Pass Targets Revisited: Titans 2007 Targets v. Expected

About a week ago, I took a look at who the Titans actually threw the ball to in 2007. Today, I’ll examine how what we actually saw in 2007 compares to what we might have expected would happen based on 2006 results.*
The first thing to point out, though, is that 2006 to 2007 was inevitably going to be a year of change for who the Titans threw the ball to. The targets of 44% of Vince Young’s passes in 2006 didn’t return. Here’s the list of missing guys:
Bennett 19.5%
Givens 2.7%
Henry,T 5.8%
Roby 1.9%
Wade 13.4%
Wallace 0.3%
Bennett was Young’s primary target, while Wade was his 4th most popular receiver, behind Jones and Scaife. So, who’d all those passes go to?
Reasonably enough, the Titans brought in a bunch of people to throw the ball to to replace the guys they lost, and most of the passes went to those new guys. The new 2007 Titans collectively were the target of 37.3% of the Titans’ pass attempts. That’s 85.7% of the newly “available” targets. Here’s the list of newcomers and their target %:
Barclay 0.4%
Davis 3.2%
Ealy 1.3%
Gage 18.6%
Gaither 0.2%
Henry, C 1.4%
Williams 0.6%
Moulds 11.5%
That’s Mike Williams in that list. Paul Williams was also new, but he didn’t dress at all and thus wasn’t targeted for a pass in 2007; I excluded Jonathan Orr under the same criteria in 2006. I also recognize that Gaither was a Titan in 2006, but he wasn’t targeted for a pass that year, so he shows up as “new” for 2007 even though he really wasn’t. On that table, it looks like Gage stepped into Bennett’s role in the offense, and Moulds took over Wade’s spot.
But, that still leaves some passes to be distributed amount the returnees from 2006. Where did those passes go? Pretty much one place: Roydell Williams. Roydell jumped from being the target of 4.11% of passes to 19.03%, tops on the team. That jump is the 6% of 2006 passes not allocated to the new 2007 players, plus some more. And those additional passes came from Brandon Jones. I dubbed Jones 2007’s Most Disappointing Titan and these statistics bear that out. He was VY’s second-favorite target in 2006, 15.9% of passes. In 2007, he was injured, and that fell to 7.3%. Even when he was healthy, he’d been surpassed in the pecking order by Gage and Roydell.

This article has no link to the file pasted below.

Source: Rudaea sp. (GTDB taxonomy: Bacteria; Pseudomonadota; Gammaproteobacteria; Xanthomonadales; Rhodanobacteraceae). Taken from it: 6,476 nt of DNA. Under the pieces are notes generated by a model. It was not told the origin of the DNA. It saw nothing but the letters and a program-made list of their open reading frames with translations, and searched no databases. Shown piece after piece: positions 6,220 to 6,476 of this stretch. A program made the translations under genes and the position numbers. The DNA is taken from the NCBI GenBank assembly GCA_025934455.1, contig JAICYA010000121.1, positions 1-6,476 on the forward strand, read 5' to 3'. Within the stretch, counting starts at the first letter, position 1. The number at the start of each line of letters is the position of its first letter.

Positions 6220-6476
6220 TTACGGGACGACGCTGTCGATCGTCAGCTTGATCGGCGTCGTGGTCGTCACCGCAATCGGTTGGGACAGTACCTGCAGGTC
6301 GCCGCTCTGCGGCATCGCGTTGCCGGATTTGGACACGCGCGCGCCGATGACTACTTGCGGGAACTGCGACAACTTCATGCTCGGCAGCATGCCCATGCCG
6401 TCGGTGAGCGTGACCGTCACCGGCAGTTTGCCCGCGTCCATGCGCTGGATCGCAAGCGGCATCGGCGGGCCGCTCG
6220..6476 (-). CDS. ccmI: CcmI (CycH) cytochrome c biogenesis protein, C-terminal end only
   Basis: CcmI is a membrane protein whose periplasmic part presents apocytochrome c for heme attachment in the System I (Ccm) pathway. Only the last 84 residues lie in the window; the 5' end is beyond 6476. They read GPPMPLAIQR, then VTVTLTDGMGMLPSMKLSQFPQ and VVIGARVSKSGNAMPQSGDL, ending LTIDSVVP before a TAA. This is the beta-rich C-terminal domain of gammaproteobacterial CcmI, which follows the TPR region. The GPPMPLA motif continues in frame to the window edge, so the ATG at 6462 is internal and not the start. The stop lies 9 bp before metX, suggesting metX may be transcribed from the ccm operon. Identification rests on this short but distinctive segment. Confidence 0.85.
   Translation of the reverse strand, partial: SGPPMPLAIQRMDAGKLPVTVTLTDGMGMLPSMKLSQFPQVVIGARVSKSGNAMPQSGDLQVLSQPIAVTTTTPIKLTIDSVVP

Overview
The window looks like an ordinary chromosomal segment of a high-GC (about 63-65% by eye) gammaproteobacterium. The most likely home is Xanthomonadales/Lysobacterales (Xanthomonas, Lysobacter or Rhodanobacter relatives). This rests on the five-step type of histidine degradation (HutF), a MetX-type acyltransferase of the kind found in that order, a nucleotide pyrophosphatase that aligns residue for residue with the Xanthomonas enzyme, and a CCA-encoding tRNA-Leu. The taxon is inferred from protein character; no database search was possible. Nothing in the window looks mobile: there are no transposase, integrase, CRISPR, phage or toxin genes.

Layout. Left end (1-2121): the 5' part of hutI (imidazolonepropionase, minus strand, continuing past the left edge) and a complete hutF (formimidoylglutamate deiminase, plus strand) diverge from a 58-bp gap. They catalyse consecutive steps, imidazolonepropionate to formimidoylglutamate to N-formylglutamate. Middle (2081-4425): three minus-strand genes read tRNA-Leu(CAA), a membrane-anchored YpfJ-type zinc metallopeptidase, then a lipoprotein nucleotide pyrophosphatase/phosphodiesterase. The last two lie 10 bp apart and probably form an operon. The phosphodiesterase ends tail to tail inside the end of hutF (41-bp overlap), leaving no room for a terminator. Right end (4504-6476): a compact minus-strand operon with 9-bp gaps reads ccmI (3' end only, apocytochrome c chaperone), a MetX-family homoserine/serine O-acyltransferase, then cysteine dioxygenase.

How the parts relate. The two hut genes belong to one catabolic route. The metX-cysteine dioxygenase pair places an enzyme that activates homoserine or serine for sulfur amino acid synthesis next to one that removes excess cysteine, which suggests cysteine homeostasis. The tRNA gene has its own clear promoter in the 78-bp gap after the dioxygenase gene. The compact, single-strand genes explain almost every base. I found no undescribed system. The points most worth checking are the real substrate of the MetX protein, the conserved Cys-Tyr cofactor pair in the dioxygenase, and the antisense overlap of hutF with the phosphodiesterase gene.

The second-biggest faller among the returnees is a surprising name: Ahmard Hall. He was the target for 5.5% of VY’s passes in 2006, and only 3.0% of balls in 2007. It looks like the Titans were in a multi-back set on a pass a little more often in 2006 (27.7% v. 24.0%), but not enough to explain that big a drop. A couple possible explanations: (i) Hall was in single-back (mostly in shotgun) sets more frequently in 2006. It seemed like the Titans liked to run Brown (a good blocker), White (irrational love), and Henry (3rd down-type speedy back) out there in 2007. (ii) Opening up the offense. As VY got more experience as an NFL QB, running backs became less a part of the pass offense. Travis Henry was the target for 5.8% of passes in 06; those mostly didn’t go to another of the RBs after he left. (iii) Less QB motion as part of the pass offense. Less QB motion probably means more influence on blocking, the RB is more likely to be where the QB is, protecting him, than out as a pass target.
There was only one other faller, and that was Troupe, who fell from 4.4% to 2.4%. Those passes went to Scaife, who rose from 14.3% to 16.0%. As mentioned in the links to this post, Troupe stopped being a part of the offense after VY replaced Collins in the starting lineup. Scaife caught more balls this year because he was a little healthier. The only other noticeable riser was Brown, who jumped from 2.5% to 4.1%. Better health, some 3rd down action, and, as noted above, lots of pass targets that had been RB targets available.
*-Please note that for 2006 numbers, I’ve used % of targets for attempts by Vince Young only. Collins had some ridiculous concentration factors so totally out of whack with anything else the Titans did offensively the rest of 2006 (Bennett on 33.7% of attempts v 19.5% for VY and Troupe 15.22% v 4.38% for VY being the two most prominent examples) that he throws off even the aggregate numbers.

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